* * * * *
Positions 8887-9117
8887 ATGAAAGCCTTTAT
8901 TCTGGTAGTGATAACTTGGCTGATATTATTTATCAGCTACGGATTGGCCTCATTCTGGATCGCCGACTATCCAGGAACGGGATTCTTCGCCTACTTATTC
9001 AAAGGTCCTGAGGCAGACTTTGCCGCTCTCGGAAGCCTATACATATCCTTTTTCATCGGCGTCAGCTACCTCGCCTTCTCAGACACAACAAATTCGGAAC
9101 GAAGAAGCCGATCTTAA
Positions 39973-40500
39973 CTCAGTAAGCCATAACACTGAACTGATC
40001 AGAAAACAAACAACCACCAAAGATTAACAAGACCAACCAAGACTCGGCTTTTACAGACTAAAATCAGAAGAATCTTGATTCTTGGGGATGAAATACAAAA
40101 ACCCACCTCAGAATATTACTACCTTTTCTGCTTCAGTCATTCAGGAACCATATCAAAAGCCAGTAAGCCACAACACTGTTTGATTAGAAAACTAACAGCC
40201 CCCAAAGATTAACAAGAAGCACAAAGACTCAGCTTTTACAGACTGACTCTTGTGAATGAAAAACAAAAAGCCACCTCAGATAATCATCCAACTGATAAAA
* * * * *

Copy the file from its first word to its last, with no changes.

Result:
Positions 8887-9117
8887 ATGAAAGCCTTTAT
8901 TCTGGTAGTGATAACTTGGCTGATATTATTTATCAGCTACGGATTGGCCTCATTCTGGATCGCCGACTATCCAGGAACGGGATTCTTCGCCTACTTATTC
9001 AAAGGTCCTGAGGCAGACTTTGCCGCTCTCGGAAGCCTATACATATCCTTTTTCATCGGCGTCAGCTACCTCGCCTTCTCAGACACAACAAATTCGGAAC
9101 GAAGAAGCCGATCTTAA
Positions 39973-40500
39973 CTCAGTAAGCCATAACACTGAACTGATC
40001 AGAAAACAAACAACCACCAAAGATTAACAAGACCAACCAAGACTCGGCTTTTACAGACTAAAATCAGAAGAATCTTGATTCTTGGGGATGAAATACAAAA
40101 ACCCACCTCAGAATATTACTACCTTTTCTGCTTCAGTCATTCAGGAACCATATCAAAAGCCAGTAAGCCACAACACTGTTTGATTAGAAAACTAACAGCC
40201 CCCAAAGATTAACAAGAAGCACAAAGACTCAGCTTTTACAGACTGACTCTTGTGAATGAAAAACAAAAAGCCACCTCAGATAATCATCCAACTGATAAAA